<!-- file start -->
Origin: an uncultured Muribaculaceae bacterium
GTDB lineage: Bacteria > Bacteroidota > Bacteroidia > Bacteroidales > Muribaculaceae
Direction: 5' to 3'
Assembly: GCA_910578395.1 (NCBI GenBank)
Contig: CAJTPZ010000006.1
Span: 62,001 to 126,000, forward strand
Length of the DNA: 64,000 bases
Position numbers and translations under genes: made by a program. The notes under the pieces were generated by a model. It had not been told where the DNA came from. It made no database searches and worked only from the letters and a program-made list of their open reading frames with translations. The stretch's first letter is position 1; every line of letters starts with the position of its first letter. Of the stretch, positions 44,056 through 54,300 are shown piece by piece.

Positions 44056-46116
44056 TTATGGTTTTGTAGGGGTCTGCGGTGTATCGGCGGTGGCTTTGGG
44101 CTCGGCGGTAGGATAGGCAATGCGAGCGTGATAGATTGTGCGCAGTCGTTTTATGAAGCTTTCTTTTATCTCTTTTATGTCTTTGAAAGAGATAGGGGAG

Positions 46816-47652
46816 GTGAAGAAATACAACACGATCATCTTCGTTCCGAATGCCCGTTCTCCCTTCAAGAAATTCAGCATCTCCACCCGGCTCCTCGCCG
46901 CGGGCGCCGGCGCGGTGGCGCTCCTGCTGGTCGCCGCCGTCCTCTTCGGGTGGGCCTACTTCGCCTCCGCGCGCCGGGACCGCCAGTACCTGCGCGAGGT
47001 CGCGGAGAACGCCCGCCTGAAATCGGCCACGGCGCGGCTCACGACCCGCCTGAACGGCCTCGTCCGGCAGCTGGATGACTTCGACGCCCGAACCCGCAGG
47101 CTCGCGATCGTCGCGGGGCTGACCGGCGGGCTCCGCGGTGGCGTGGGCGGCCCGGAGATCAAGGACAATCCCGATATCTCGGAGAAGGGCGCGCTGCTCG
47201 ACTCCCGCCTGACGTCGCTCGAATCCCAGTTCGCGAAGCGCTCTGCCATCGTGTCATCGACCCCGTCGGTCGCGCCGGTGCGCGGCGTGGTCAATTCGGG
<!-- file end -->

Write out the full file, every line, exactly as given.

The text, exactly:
Origin: an uncultured Muribaculaceae bacterium
GTDB lineage: Bacteria > Bacteroidota > Bacteroidia > Bacteroidales > Muribaculaceae
Direction: 5' to 3'
Assembly: GCA_910578395.1 (NCBI GenBank)
Contig: CAJTPZ010000006.1
Span: 62,001 to 126,000, forward strand
Length of the DNA: 64,000 bases
Position numbers and translations under genes: made by a program. The notes under the pieces were generated by a model. It had not been told where the DNA came from. It made no database searches and worked only from the letters and a program-made list of their open reading frames with translations. The stretch's first letter is position 1; every line of letters starts with the position of its first letter. Of the stretch, positions 44,056 through 54,300 are shown piece by piece.

Positions 44056-46116
44056 TTATGGTTTTGTAGGGGTCTGCGGTGTATCGGCGGTGGCTTTGGG
44101 CTCGGCGGTAGGATAGGCAATGCGAGCGTGATAGATTGTGCGCAGTCGTTTTATGAAGCTTTCTTTTATCTCTTTTATGTCTTTGAAAGAGATAGGGGAG

Positions 46816-47652
46816 GTGAAGAAATACAACACGATCATCTTCGTTCCGAATGCCCGTTCTCCCTTCAAGAAATTCAGCATCTCCACCCGGCTCCTCGCCG
46901 CGGGCGCCGGCGCGGTGGCGCTCCTGCTGGTCGCCGCCGTCCTCTTCGGGTGGGCCTACTTCGCCTCCGCGCGCCGGGACCGCCAGTACCTGCGCGAGGT
47001 CGCGGAGAACGCCCGCCTGAAATCGGCCACGGCGCGGCTCACGACCCGCCTGAACGGCCTCGTCCGGCAGCTGGATGACTTCGACGCCCGAACCCGCAGG
47101 CTCGCGATCGTCGCGGGGCTGACCGGCGGGCTCCGCGGTGGCGTGGGCGGCCCGGAGATCAAGGACAATCCCGATATCTCGGAGAAGGGCGCGCTGCTCG
47201 ACTCCCGCCTGACGTCGCTCGAATCCCAGTTCGCGAAGCGCTCTGCCATCGTGTCATCGACCCCGTCGGTCGCGCCGGTGCGCGGCGTGGTCAATTCGGG